The Black Soldier: 1492 to the Present

Overview

Black soldiers have fought and died in the Americas for centuries, forming a chain of warriors stretching back nearly 500 years. Yet their contribution to our nation’s history has been neglected, and the battles they’ve had to fight against racism and prejudice have often been as challenging as facing the enemy on the field of battle.
This exciting story of African-American heroism traces the history of the black soldier, from the African explorers who accompanied Columbus to ...

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Overview

Black soldiers have fought and died in the Americas for centuries, forming a chain of warriors stretching back nearly 500 years. Yet their contribution to our nation’s history has been neglected, and the battles they’ve had to fight against racism and prejudice have often been as challenging as facing the enemy on the field of battle.
This exciting story of African-American heroism traces the history of the black soldier, from the African explorers who accompanied Columbus to African Americans who took up arms in the American Revolution, the Civil War, and Desert Storm. These tales of heroism show young readers that while black soldiers were once systematically ignored within the armed forces, earning little praise and often dying for a nation that granted them few rights, black men and women rose to the occasion and distinguished themselves with each successive opportunity to prove themselves in combat and in the ranks. Ultimately, the sacrifices of these valiant soldiers led to today’s fully integrated armed services.

Chronicles the military accomplishments of African Americans who fought for the independence and preservation of the United States while struggling to be treated as equals and recognized for their valor and achievement.

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Editorial Reviews

From the Publisher
"Clinton has found a story that needs to be told, and she tells it with energy and conviction. . . . A heartening account of triumph over adversity."—Booklist (9/15/00) Booklist, ALA

The Bulletin (10/00) The Bulletin of the Center for Children's Books

"Clinton chronicles the fascinating story of he valiant contributions of African-American men and women. . . . Short chapters, lively narration, and a detailed index make this an easy book for students to use for reports. Its subject matter is an important and often neglected part of American history."—Kirkus Reviews (7/1/00) Kirkus Reviews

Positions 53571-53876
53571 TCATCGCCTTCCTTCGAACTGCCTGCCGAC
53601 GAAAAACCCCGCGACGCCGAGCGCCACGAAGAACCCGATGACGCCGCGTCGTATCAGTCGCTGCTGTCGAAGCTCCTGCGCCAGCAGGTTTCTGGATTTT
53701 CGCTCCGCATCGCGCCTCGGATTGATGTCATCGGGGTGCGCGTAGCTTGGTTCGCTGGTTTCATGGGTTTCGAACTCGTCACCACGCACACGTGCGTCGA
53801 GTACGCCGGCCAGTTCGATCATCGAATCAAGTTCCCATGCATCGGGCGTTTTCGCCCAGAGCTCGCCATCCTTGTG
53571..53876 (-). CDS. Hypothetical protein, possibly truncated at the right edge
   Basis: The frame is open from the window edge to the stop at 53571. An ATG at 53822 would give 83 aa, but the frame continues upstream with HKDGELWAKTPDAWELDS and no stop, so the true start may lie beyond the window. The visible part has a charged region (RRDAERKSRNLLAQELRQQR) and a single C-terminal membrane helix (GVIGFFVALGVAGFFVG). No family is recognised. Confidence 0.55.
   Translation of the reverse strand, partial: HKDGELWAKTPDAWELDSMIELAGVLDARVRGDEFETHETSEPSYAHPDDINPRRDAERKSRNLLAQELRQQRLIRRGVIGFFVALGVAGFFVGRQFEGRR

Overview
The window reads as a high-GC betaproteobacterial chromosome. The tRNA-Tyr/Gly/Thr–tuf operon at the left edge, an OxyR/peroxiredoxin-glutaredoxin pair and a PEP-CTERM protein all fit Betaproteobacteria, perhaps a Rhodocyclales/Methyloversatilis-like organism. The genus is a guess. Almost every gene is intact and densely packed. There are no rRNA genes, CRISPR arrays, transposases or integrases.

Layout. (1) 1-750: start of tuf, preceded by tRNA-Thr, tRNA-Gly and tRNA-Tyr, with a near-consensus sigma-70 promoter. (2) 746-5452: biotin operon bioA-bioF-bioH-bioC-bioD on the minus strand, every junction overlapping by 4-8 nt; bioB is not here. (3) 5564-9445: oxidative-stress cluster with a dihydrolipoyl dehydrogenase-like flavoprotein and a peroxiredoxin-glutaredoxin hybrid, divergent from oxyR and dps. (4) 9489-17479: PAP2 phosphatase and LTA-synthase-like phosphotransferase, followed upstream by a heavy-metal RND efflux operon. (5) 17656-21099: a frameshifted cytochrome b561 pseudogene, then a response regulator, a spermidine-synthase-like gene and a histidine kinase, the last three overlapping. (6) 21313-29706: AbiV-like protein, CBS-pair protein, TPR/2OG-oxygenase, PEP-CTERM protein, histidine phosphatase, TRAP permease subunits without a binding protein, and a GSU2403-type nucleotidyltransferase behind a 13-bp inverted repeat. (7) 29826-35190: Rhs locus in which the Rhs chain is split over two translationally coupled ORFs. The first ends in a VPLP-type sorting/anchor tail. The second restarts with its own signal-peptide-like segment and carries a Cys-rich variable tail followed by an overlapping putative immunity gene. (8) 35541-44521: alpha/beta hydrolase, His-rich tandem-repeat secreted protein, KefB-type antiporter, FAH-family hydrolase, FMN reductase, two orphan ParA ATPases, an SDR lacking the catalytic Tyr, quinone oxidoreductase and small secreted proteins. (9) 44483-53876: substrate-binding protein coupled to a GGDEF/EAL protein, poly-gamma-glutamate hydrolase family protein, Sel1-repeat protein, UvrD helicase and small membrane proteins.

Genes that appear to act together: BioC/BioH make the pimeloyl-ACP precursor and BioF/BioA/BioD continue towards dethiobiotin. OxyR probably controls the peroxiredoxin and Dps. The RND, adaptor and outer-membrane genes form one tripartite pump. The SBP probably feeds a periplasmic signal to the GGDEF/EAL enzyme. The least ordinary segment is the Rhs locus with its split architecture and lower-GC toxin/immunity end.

"Clinton’s historical chronology of African-American participation in American wars shows the harsh realities and suffering that black soldiers faced both on the front lines and at home."—School Library Journal (10/00) School Library Journal

VOYA
This social history presents the triumphs and struggles of African Americans in the military. Clinton describes the various barriers that kept some blacks out of the military as well as the discrimination faced within the ranks. At the same time she highlights the heroic achievements of many people, from the Moroccan explorer Estavan in the sixteenth century up to General Colin Powell. Some of these, such as Benjamin O. Davis and his son, emerge as important figures whose accomplishments inspired positive change. Others, such as Joe Anderson, a Vietnam War hero, serve as lesser-known examples of the many untold accomplishments of African American soldiers. The shift from broad discussions of wars and politics to specific anecdotes about individuals is abrupt at times. The beginning of the World War II chapter, for instance, jumps from one soldier's death at Pearl Harbor, to Roosevelt's declaration of war, to the establishment of the first pilot training school for blacks, before moving back for a general discussion of the roles of blacks in World War II. Overall Clinton succeeds in bringing balanced, multiple perspectives into her history. By looking beyond the battlefield, as when she notes that the American Red Cross segregated black and white blood until 1963, the author shows how the views of society and government trends affected and were affected by military policies. This book is a solid introduction to an intriguing topic. VOYA CODES: 3Q 2P M J S (Readable without serious defects; For the YA with a special interest in the subject; Middle School, defined as grades 6 to 8; Junior High, defined as grades 7 to 9; Senior High, defined as grades 10 to 12). 2000, Houghton Mifflin,118p, Index, Photos, Source Notes. Ages 12 to 18. Reviewer: Steven Engelfried VOYA, February 2001 (Vol. 23, No.6)